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2009 Azat Campaign Wraps Up

From the 6th to the 30th of July, 2009, eight young people from the United States, Canada, England and Armenia took part in the Land and Culture Organisation's July campaign in the village of Azat, near Vardenis in the Gegharkounik region, south east of Lake Sevan in Armenia. The group worked on renovating the gymnasium of the one school in this small village, which has around a hundred inhabitants.

Starting work around nine-thirty each day, the volunteers undertook the gruelling tasks of hauling sand, rocks, gravel and blocks for building, as well as working on walls and tiling.

The Azat boulder assembly line
photo: Neiri Lanman

"We mixed cement, built scaffolding and helped out the single ousta we had.", said group leader Sam Tahmasian, a project manager from Burbank, California, using the local terminology for 'master craftsman'.

The group would generally be at work around nine-thirty each day, with a lunch break past noon, and a return for the second round of the day's work from two to five.

"After work we'd either go hiking the mountains nearby, play soccer with the villagers, or have some other activity with the kids. Sometimes we'd have a hard day and just return home and spend time with our host family and their lovely children.", Tahmasian added.

Azat village – with about twenty families, and twenty-four children enrolled in the school – has already been the focus of LCO campaigns for the past two years, with work on classrooms and corridors at the school in 2007, and clean-up and archaeological work in 2008 at the ruins of the local church, including the discovery of buried mausoleums and khachkars (Armenian 'cross-stones').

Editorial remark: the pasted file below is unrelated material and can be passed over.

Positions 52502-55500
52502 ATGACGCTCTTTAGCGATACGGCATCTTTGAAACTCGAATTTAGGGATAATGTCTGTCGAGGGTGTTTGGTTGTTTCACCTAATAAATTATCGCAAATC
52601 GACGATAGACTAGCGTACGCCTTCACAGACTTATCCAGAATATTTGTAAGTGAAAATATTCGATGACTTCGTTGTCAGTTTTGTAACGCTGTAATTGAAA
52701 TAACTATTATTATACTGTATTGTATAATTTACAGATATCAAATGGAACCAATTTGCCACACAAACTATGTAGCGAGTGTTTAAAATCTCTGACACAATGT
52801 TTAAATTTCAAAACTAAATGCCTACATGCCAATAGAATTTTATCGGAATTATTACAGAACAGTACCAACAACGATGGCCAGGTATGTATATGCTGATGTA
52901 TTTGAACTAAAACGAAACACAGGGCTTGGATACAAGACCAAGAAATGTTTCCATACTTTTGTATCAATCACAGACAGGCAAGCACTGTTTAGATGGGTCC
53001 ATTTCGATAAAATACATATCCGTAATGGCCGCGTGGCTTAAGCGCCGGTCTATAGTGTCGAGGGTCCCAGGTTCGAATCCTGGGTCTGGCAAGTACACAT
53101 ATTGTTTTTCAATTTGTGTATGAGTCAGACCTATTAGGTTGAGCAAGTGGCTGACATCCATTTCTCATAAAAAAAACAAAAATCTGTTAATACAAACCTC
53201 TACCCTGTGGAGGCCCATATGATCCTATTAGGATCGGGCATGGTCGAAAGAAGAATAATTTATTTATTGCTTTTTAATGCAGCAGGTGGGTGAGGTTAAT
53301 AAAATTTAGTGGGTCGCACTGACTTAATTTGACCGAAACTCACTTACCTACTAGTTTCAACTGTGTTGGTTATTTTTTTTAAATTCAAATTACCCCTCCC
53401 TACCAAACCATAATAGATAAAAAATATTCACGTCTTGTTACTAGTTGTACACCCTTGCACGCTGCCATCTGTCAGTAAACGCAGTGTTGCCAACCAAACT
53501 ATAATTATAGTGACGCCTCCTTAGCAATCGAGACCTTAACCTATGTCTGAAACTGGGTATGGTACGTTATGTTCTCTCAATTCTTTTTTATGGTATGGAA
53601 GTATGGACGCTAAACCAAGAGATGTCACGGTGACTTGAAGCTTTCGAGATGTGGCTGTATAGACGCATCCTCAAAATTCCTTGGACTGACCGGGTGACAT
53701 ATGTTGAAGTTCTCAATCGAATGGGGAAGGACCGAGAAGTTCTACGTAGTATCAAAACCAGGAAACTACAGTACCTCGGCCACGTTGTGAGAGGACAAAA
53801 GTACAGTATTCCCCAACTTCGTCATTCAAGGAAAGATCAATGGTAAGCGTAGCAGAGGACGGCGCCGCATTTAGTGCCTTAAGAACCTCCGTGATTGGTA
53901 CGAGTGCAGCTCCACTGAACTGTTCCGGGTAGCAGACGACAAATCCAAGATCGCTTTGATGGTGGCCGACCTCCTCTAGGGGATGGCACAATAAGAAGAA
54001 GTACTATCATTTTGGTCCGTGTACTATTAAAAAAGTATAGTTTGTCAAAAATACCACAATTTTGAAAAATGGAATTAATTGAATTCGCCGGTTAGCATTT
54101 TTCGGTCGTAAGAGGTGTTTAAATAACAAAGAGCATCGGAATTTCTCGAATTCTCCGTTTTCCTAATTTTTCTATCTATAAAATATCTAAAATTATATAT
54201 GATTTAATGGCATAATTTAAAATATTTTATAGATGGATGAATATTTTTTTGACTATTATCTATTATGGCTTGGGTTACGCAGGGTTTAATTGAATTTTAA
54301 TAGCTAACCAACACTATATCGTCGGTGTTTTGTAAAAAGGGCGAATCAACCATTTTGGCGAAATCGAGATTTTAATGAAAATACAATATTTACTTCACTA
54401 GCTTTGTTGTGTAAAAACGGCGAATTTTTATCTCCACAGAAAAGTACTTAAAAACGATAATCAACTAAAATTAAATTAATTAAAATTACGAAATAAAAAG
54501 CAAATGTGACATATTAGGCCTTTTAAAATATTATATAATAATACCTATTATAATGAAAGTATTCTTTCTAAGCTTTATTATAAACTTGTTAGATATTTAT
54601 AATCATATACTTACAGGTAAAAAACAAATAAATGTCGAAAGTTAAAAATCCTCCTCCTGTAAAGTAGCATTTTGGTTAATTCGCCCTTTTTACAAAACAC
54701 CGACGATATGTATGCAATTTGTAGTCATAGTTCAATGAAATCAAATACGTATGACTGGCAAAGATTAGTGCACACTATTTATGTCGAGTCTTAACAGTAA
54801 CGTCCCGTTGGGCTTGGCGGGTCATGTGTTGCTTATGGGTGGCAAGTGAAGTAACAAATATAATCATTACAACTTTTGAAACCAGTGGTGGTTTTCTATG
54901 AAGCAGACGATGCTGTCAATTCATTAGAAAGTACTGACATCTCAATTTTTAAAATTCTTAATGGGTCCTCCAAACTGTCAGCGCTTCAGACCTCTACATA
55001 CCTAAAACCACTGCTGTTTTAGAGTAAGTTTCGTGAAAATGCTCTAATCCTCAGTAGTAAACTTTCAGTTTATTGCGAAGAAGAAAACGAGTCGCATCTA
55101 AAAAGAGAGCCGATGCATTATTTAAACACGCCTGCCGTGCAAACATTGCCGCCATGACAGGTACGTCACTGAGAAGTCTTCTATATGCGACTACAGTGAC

Working on the walls of the gymnasium's bathroom
photo: Sam Tahmasian

The volunteers this year ranged in age from mid-teens to mid-forties, with most still pursuing their studies. For many, it was their first time in Armenia, and apart from the very unique Land and Culture experience of rural life, the volunteers witnessed the breathtaking natural beauty of the homeland, alongside visiting historical and religious monuments at Sevan, Dilijan, Makenis, Noravank, Khor Virap, Garni, Geghard, as well as joining Birthright Armenia/Depi Hayk on an excursion to Artsakh (Nagorno-Karabakh).

"The experience changes the way you see things, the way of life over here compared to life over there. Plus, the teamwork aspect of working and living with different people just helps you grow.", said Nareg Abrahamian, an apprentice of mechanics from Toronto, who was in Armenia for the first time.

"You end up mixing with people you normally wouldn't,", added Anoush Gasparian, a high school student from London. "Most of the time, I'd be at the cafes, and hraparaks (public squares) in Yerevan, around narrow-minded Diasporans, so this offers an alternative view of Armenia, which Diasporans don't often experience."

Hasmik Turshujyan, a local volunteer pursuing her master's in German, agreed. "It was a big life experience, interacting with different people. I've been to the Sevan area, as I have relatives there, but I'd never been to such a rural place, cut off from everything. But everyone was so nice.", she said, giving a thumbs-up sign that said it all.

A birthday treat for Anoosh like no other
photo: Kenar Yegyayan

The Land and Culture Organisation's July 2009 campaign included –